San Jose, CA — USC has been hit with a wrongful death suit stemming from the murder of two Chinese students back in April. Victims Ming Qu and Ying Wu who were both electrical engineering students and a month shy of graduating were gunned down inside their car after a botched robbery attempt.
According to reports, back in April 11 of this year, both Ming Qu and Ying Wu were inside Qu’s BMW when they were shot by the suspects. The incident took place around 1 in the morning, the car was double parked on the 2700 Raymond Avenue which is near West 27th Street a few blocks, approximately 335 feet from the USC Campus.
The suspects were named as Javier Bolden, 19 years old and Bryan Barnes, 20 years old are both currently facing possible capital murder charges. The parents of the slain victims Xiyong Wu and Meinan Yin (parents of Wu) and Xiaohong Fei and Wanzi Qu (parents of Qu) filed for a wrongful death lawsuit at the Los Angeles Superior Court back in May claiming that USC has a liability in the deaths of its students.
A wrongful death is part of a personal injury claim, a wrongful death happens when someone gets killed because of misconduct or negligence of another person, an entity or a company. In the case of USC, the wrongful death claim against USC is a wrongful death premises liability since the parents believe that it was the responsibility of the school to ensure the safety of its students.
But the University of California has issued a rebuttal against the claim, the school has issued that they are not liable for what had happened to Ming Qu and Ying Wu because the incident occurred outside of the USC campus, it was not a school-related incident, and it was a random act of crime. Quoting the USC court papers: “The murders were random, unpredictable and unconnected to USC. Nonetheless, the parents seek to hold USC civily liable for the perpetrators’ criminal acts by bringing this wrongful-death suit.”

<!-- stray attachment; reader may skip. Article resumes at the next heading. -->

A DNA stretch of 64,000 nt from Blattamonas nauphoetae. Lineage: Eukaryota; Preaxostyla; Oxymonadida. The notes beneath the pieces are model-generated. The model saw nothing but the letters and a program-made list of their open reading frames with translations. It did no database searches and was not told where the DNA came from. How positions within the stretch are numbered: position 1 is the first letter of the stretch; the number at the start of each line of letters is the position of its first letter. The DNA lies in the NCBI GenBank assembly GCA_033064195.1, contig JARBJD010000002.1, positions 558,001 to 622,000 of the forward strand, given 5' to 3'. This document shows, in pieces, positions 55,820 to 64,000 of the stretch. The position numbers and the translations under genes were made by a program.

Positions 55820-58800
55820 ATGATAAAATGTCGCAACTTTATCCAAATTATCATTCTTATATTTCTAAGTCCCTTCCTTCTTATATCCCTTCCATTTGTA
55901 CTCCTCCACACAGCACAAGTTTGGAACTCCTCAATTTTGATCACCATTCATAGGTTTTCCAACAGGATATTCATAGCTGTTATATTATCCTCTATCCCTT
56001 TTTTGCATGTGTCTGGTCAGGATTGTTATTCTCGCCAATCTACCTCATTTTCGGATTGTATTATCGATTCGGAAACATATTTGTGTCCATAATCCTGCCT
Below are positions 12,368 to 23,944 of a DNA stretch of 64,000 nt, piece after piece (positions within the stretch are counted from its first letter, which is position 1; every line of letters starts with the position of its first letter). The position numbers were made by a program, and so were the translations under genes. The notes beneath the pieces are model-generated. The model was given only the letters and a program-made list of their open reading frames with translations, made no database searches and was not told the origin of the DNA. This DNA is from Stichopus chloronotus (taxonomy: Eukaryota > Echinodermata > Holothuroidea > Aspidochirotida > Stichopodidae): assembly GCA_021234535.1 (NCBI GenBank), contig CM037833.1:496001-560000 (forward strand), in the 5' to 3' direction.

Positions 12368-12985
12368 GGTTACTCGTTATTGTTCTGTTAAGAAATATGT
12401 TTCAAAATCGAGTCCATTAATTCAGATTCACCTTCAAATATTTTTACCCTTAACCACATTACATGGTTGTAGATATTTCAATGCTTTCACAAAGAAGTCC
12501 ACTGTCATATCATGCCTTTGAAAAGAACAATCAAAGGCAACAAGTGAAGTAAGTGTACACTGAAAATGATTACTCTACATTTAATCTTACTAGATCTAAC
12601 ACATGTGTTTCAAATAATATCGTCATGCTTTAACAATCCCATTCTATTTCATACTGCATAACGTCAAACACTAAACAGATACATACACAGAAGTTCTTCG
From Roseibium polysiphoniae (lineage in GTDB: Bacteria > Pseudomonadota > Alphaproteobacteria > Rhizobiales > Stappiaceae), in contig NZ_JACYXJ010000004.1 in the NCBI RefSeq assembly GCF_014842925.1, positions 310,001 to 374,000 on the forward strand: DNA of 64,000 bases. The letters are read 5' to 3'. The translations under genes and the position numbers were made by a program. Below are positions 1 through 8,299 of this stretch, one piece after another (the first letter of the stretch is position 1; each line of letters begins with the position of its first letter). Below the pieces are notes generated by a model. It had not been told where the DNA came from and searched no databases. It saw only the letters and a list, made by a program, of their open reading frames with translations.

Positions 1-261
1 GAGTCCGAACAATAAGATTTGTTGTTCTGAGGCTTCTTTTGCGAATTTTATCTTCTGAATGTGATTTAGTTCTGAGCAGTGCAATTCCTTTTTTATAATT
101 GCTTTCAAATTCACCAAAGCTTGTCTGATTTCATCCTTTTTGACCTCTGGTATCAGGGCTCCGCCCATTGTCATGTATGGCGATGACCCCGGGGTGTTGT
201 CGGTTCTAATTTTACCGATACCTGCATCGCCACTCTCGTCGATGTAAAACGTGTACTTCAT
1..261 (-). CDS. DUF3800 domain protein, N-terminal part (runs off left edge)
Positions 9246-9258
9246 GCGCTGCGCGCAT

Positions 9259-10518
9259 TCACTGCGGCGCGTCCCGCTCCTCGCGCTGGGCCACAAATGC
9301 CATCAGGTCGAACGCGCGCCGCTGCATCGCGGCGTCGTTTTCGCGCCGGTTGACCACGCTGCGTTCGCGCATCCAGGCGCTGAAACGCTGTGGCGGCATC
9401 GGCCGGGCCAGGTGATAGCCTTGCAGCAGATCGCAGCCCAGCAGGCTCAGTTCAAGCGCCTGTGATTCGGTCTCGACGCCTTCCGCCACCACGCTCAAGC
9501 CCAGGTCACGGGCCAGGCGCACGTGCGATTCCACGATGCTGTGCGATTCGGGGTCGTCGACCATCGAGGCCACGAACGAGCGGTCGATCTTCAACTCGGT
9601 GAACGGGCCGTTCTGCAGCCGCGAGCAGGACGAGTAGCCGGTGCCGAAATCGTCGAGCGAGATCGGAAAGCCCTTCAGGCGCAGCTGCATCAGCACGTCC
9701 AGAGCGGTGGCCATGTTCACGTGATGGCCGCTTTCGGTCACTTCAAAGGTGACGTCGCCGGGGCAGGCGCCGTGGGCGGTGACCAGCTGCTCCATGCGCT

The school further added that the claimants were unable to provide proof that it was the school’s responsibility to be liable for any crimes that are committed outside of the campus. They stated, “Boiled down to its core elements, the complaint is nothing more than an attempt to hold USC financially responsible for damages inflicted on its students by the criminal behavior of third parties unrelated to the USC.” USC is requesting the court to dismiss the wrongful death claim and they do seem to have a strong point and chance to get what they want. Important thing to remember in a wrongful death lawsuit, the claimant must be able to prove the liability of the party that they are suing.
Meanwhile, a crowd gathered at the LA courthouse protest to the postponement of the arraignment hearing of the suspects in the case. This was the second time that the arraignment hearing was cancelled and moved to another date. The next schedule is on July 18. The crowd (composed of Chinese students) waved a banner that contained signatures of people and they were going to give these signatures they’ve gathered to the district attorney’s office.
According to the judge that canceled the hearing, they were giving time for the defense attorneys to gather their enormous evidence against the prosecution (or possible that the judge is a racist because the victims here are Chinese students). One thing for sure, two people are dead and their friends, relatives, and community are still crying out for justice to be served. Justice delayed is still justice denied.